Landscape trailers. They're a familiar sight. Almost everyone in commercial landscaping owns one - it would be hard to conduct business without one. However, while many of them look alike, features can vary in important ways.
Open or closed? One of the most basic features of landscape trailers is whether they're open or enclosed. The obvious advantage of enclosed trailers is that they reduce the opportunity for theft. The most obvious disadvantage is that they cost more. Marsha Rowe is general manager of TrailerSource (Marietta, Ga.), which sells several trailer brands. Rowe has found that open trailers are the more typical choice of newcomers to grounds care because they are less expensive. However, due to the constant threat of equipment theft, "People quickly find a way to afford enclosed types," says Rowe.
Weighty matters How much hauling capacity do you need? Of course, that depends on what you need to haul. That's where customers must do their homework. As Rowe explains, "The most experienced trailer expert around does not know what a mower weighs. That's something the customer needs to determine." Therefore, don't expect your dealer to be able to tell you how much capacity you need.
Rowe estimates that a typical 6 x 12 single-axle open trailer may hold 2,000 pounds or more. However, you can't simply correlate size with hauling capacity. That same trailer with a tandem axle might exceed 6,000 pounds capacity, so you need to discuss specific weight ratings with the dealer and match the trailer to your needs.
A point to keep in mind is that enclosed types are heavier. All else being equal, an enclosed trailer will have slightly less capacity than an open type.
Landscape trailers typically range in width from 6 to 8 feet or more. However, the relatively wide-open trailers may require a higher deck - over the wheels rather than between - which then creates the need for longer or steeper ramps. Trailer lengths vary up to 20 feet, but 12 to 16 feet is the typical range.
Another feature affected by trailer capacity is brakes. Rowe notes that federal Department of Transportation (DOT) regulations stipulate that any trailer exceeding 3,000 pounds in gross vehicle weight (GVW) must be equipped with its own brakes (either surge or electric, though some states do not permit surge brakes).
The towing vehicle is another part of the equation. At a minimum, a half-ton truck equipped rated for towing is required for most landscape-trailer applications, though considerably more towing power may be necessary depending on what you haul.
Adequate engine horsepower and torque are, of course, important. So is wheelbase. A short wheelbase vehicle - a Jeep, for example - would create a case of, as Rowe puts it, "the tail wagging the dog." That's one reason why pickups, with their longer wheelbases, are much better suited for towing.
Other features Some open trailers feature steel decks. However, the majority use wood. Wood is lighter, which allows a higher cargo capacity. It also is easier and less expensive to replace. These seem to be important factors to landscapers because, according to Rowe, "99 percent of the trailers we sell have wood floors."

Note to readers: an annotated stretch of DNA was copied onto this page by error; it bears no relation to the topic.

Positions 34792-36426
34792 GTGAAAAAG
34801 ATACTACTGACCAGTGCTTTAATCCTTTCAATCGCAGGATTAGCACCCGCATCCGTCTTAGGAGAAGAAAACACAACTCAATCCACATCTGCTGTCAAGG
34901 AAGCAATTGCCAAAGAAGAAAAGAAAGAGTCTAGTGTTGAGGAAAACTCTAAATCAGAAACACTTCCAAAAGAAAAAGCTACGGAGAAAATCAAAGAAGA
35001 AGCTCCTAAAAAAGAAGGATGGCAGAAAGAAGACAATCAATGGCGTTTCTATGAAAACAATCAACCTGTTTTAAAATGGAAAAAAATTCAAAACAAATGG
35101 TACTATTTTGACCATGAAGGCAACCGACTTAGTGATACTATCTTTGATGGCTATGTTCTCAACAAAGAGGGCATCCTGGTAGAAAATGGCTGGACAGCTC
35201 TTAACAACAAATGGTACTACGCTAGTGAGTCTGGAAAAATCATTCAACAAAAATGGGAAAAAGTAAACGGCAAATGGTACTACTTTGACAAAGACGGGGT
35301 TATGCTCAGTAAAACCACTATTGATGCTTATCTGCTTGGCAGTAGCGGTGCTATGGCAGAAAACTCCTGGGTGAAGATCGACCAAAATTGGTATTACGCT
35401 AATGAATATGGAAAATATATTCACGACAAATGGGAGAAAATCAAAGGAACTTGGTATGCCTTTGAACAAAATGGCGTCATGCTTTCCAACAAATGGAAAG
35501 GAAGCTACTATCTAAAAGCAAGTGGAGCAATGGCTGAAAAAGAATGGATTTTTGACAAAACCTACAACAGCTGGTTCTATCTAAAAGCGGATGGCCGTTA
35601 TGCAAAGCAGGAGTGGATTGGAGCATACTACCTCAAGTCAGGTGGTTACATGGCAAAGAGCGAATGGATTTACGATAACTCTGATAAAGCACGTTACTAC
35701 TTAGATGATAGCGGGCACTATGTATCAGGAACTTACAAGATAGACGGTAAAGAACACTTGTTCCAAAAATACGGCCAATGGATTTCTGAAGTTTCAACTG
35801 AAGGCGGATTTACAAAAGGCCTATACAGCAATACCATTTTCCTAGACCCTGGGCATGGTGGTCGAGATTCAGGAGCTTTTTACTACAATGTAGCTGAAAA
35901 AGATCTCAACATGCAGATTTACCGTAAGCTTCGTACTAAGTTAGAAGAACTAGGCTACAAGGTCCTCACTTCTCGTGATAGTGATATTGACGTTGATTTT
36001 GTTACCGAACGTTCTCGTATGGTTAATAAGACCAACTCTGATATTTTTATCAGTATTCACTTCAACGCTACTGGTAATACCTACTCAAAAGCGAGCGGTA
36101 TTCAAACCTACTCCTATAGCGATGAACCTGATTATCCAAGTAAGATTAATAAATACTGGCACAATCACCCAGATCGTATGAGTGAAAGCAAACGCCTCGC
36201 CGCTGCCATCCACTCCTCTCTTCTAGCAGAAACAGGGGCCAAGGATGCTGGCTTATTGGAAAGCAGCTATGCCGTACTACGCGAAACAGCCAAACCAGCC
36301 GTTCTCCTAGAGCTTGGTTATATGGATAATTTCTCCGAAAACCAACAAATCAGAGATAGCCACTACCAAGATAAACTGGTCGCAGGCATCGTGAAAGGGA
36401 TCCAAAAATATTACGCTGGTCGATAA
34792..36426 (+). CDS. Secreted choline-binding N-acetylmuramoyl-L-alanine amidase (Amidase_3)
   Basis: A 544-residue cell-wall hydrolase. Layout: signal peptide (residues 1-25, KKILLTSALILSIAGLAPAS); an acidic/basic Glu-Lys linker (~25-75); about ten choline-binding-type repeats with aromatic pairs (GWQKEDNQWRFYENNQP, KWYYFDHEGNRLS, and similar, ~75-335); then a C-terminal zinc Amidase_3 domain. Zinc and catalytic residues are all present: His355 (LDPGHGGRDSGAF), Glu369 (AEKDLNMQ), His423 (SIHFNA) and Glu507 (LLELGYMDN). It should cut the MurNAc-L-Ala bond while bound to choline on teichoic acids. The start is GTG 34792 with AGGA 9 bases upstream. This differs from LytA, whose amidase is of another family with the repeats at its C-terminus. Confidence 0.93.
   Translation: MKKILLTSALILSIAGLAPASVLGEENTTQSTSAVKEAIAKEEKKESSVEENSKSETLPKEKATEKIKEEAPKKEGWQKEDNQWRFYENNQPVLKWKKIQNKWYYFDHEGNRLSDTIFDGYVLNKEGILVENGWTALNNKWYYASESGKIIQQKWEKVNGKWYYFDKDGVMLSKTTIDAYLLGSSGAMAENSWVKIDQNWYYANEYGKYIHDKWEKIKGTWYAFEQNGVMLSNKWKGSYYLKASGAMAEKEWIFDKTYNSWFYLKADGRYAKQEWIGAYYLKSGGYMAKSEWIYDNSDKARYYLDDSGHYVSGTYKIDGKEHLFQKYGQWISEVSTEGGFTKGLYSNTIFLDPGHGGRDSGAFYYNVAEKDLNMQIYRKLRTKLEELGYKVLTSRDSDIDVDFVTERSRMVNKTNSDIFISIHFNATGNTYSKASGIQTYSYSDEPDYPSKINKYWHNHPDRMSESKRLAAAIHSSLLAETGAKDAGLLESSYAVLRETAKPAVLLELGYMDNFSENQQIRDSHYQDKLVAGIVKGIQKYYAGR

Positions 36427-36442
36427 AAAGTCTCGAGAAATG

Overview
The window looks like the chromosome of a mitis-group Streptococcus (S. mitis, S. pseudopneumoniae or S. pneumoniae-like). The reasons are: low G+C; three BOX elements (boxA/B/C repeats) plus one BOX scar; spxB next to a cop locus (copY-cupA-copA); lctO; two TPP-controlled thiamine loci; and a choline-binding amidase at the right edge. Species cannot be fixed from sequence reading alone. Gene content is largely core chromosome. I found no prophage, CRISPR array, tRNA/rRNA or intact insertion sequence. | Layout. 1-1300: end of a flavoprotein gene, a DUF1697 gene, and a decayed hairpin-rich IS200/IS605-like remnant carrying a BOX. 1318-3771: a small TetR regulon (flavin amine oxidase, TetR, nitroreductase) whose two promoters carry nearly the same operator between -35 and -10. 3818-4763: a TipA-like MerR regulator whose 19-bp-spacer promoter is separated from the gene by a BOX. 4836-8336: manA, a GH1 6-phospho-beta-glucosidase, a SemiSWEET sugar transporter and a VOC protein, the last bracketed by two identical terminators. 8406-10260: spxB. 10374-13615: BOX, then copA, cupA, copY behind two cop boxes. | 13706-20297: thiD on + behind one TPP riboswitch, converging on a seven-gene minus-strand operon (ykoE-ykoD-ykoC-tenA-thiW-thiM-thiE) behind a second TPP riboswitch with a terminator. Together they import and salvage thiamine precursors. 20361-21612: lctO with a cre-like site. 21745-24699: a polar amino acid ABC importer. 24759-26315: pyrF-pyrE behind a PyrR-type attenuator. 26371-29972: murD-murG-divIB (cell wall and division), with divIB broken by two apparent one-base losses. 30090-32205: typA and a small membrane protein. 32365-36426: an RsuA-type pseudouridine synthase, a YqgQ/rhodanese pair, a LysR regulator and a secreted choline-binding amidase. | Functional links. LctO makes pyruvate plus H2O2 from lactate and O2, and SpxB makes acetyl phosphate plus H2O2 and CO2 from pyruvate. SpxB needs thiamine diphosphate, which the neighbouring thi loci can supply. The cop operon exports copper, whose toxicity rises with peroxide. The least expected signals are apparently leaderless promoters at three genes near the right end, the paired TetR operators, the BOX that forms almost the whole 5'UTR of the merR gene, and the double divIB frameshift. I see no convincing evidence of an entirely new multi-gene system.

Many trailer vendors offer optional accessory racks. These are important features for landscapers. Keeping smaller equipment secured can save them from damage during transport and make loading and unloading much less complicated. In open trailers, they also are important anti-theft devices, beca use most racks can be locked.
Ramps are another feature to look at. Most satisfy the need for basic functionality. However, some models can be fitted with springs. "This makes it a lot easier to lift the ramps when guys are tired at the end of a long day," says Rowe.
Side rails are fairly standard on open trailers. Not only do they keep equipment from rolling off; they also make good tie-down anchors. If you choose a closed trailer, make sure adequate tie-down points exist.
Paint quality can vary considerably. Not surprisingly, less-expensive trailers tend to come with less-expensive paint jobs. More costly models often are given extra primer and, perhaps, even an undercoating.
The value of more expensive paint or coatings is debatable. Certainly, they will prevent rust in some spots. However, landscape trailers usually take quite a beating during normal use with everyday wear and tear, and no coating will prevent the inevitable scratches and scrapes that open the door for rust. One thing to note about closed trailers: their enclosures typically are constructed of aluminum, which doesn't rust.
Many trailer vendors offer several options for trailers. These range from spare tires to tool racks to lighting to building-in extra hauling capacity, perhaps by adding an extra axle. Talk with your supplier about what's available, but also talk to other contractors to see which features they find most valuable.
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